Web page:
Back in the Saddle

After I moved “across the street” from the dark prison block of the medium/maximum side to the single fenced Minimum facility, I received at letter from a paroled bunkmate describing a downhill bike ride. It was the first time in years she went faster than a walk. My heart fluttered in a flash of fear. Then I saw me on the bike, out of control, picking up speed. All at once, I am in a pale blue car with large windows. It is unlike any car I have been in. I am riding in the passenger seat. We are going faster, too fast. I feel my throat close, dread. There is an impact. The car is flying through the air, twisting to my side. I am about to land. I snapped out of the vision. My knees buckled and I sat abruptly on my bunk.  Back in the Saddle

Then I realized and said out loud, “I am terrified to ride in a car. Absolutely terrified. What am I gonna do?” Then it dawned on me. I held my cheeks in both hands. I hadn’t ridden with Haley. She learned to drive in Southern California. I’ll probably freak-out on the ride out of prison. I pictured myself hanging out of the car that is literally driving me to freedom and waving my arms, hollering for help. Seven years later and no memories of the accident but every time I rode in a car or prison van, my body remembered it. 

I worked in the maintenance department in the Minimum side. Each Monday morning, we gave Big Buck, our boss, the weekend update. When it was my turn, I talked about my terror of riding in a car again. 

“Sounds like you need to get back on the horse,” said Big Buck. 

I nodded, but couldn’t imagine it. 

Back in the Saddle
photo by Annie Spratt

The next day, my work partner, Kalik, and I were landscaping at the back of the compound. We were pulling hoses and creating drainage troughs, when the female Crew Boss approached. She was about my age but looked a whole lot better. She was fit and tan. She wore her silver hair short and stylish. Kalik and I stopped working and turned toward her. As she approached we could see that her blue eyes were dancing with mischief.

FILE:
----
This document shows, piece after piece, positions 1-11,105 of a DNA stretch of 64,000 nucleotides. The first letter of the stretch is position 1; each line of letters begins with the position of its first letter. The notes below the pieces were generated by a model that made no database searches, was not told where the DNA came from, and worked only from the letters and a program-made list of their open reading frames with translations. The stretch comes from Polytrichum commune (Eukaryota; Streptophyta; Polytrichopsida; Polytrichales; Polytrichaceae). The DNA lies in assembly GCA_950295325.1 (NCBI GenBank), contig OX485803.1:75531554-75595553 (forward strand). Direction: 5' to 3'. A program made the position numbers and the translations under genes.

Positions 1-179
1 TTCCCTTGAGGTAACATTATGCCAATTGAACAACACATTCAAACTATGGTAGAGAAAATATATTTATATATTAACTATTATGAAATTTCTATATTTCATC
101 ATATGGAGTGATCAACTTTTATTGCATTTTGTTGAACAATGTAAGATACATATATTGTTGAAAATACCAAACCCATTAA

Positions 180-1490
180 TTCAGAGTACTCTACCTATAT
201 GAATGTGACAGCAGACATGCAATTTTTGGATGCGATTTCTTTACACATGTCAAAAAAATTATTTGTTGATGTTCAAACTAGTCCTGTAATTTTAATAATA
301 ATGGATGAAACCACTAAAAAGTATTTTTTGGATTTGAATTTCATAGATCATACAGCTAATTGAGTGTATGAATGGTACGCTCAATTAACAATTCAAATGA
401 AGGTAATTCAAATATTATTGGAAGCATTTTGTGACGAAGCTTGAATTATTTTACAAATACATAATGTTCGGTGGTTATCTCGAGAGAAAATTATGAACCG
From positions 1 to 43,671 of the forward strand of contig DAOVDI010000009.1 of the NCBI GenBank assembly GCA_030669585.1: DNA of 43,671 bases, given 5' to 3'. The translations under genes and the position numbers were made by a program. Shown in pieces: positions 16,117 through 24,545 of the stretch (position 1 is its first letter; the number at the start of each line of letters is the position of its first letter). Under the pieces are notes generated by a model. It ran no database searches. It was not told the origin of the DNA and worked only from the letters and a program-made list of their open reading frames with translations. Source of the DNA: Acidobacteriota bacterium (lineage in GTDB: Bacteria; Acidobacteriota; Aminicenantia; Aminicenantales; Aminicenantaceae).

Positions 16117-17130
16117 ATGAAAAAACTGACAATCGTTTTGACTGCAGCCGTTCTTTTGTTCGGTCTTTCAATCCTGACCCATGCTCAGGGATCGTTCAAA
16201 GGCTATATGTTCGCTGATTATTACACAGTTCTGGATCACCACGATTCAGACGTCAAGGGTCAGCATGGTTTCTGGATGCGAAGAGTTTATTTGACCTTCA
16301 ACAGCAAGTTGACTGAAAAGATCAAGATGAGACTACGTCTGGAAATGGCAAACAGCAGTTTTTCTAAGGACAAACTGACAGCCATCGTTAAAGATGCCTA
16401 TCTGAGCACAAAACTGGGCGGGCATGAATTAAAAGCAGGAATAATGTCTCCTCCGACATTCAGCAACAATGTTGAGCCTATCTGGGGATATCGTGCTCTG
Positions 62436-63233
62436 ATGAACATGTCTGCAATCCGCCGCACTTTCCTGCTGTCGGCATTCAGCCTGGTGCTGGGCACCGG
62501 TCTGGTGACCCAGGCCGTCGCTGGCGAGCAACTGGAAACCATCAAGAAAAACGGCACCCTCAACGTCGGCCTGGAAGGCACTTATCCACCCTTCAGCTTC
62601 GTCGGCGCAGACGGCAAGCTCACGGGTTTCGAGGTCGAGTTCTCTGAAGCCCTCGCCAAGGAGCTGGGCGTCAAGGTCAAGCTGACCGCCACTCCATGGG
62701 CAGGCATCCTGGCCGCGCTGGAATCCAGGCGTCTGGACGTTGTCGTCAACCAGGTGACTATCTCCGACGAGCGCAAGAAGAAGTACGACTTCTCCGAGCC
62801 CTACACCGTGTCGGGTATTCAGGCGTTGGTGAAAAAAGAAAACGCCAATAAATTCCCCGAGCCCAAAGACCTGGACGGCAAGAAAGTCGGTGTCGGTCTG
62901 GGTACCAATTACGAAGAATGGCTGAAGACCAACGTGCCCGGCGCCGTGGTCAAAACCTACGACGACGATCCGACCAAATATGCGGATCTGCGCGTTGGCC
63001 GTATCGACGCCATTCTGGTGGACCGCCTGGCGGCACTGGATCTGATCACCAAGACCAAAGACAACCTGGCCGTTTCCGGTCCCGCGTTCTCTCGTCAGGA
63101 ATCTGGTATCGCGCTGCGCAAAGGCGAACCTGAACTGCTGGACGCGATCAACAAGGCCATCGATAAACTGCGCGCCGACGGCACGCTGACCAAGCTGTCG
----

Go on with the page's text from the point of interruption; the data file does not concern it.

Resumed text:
“I heard that a part of your rehabilitation might be preparing to ride in a car again.

“Who told you that?” I laughed.

“A little bird.” 

“How about a ride in one of our carts?” She poked her thumb over her shoulder at a golf cart with a shovel in the back.

“Look at that, Kalik,” I nodded to the car, “wheels and speed.” I walked over to the cart and looked at the saggy driver’s seat and the well-worn pedals. I took a step back and looked at the golf cart from the side. The beast might have been tamed but my stomach said whiplash!

“I dunno. I’m scared, Ma’am.” 

She looked at The Kalik. 

“Do you want to drive?” 

“Oh sure!” said Kalik, the cowgirl. She hitched up her jeans from the yard work, turned to me and said, “Let’s ride!” 

Crew Boss smiled, tickled with herself. I looked at her wide-eyed. 

“Go on,” she gestured with a wave of her arm. “Give it a spin.” The yard was closed and the sloping hill of grass were ours. We climbed in.

I drew a breath. Not at all sure, I grabbed the sidebar and the dash, “Okay.”  

The Kalik nodded her head, all business, and we lurched away toward the wide-open prairie. My tender bones rattled with the bumps. Kalik drove like a cowgirl. I whooped and hung on. The wind was in my face, my hair plastered back. I smiled so hard, my lips stuck to my teeth. Kalik went as fast as she could, just shy of ripping up the sparse lawn. I dared to look around at the scenery. I forgot to be afraid. 

Then she stopped. “Your turn.” 

I looked back at the Crew Boss and motioned, may I? She nodded and held up her hands, as in, that was the whole idea. 

Respectfully, I tested the brakes. I wiggled the steering wheel left and right. Inhale, exhale. I looked over at The Kalik, who was red-cheeked and pleased. 

“When all this is settled,” I told her, “one day, I’ll have to drive. I will have to get myself to work and get to my family. I don’t want people to have to drive me around. I need to do this.” I stepped on the peddle. We lurched and stalled, our necks snapped back. “Sorry, nervous, I guess.” 

Kalik wrapped her hands around the back of her neck, “Let ‘er buck!”

We turtled along, feeling every bump. Then I stepped on the gas and we moved onto a trot. The peddle was only half-way down but I felt safe and in control. 

I pulled up to the sidewalk like a driver’s ed student. “Mission accomplished.” I was smiling, not shaking. We walked over to the Crew Boss, who was smiling with laugh lines around her blue, blue eyes.

I fought back tears of gratitude. I didn’t want to embarrass her. “You and Big Buck did a grand thing today, Ma’am. Thank you so much.” I stood up and patted the hood of the cart. Their gesture was more than corrections. It was a restoration. Another piece of the release from prison puzzle was in place.

Back in the Saddle

Back in the Saddle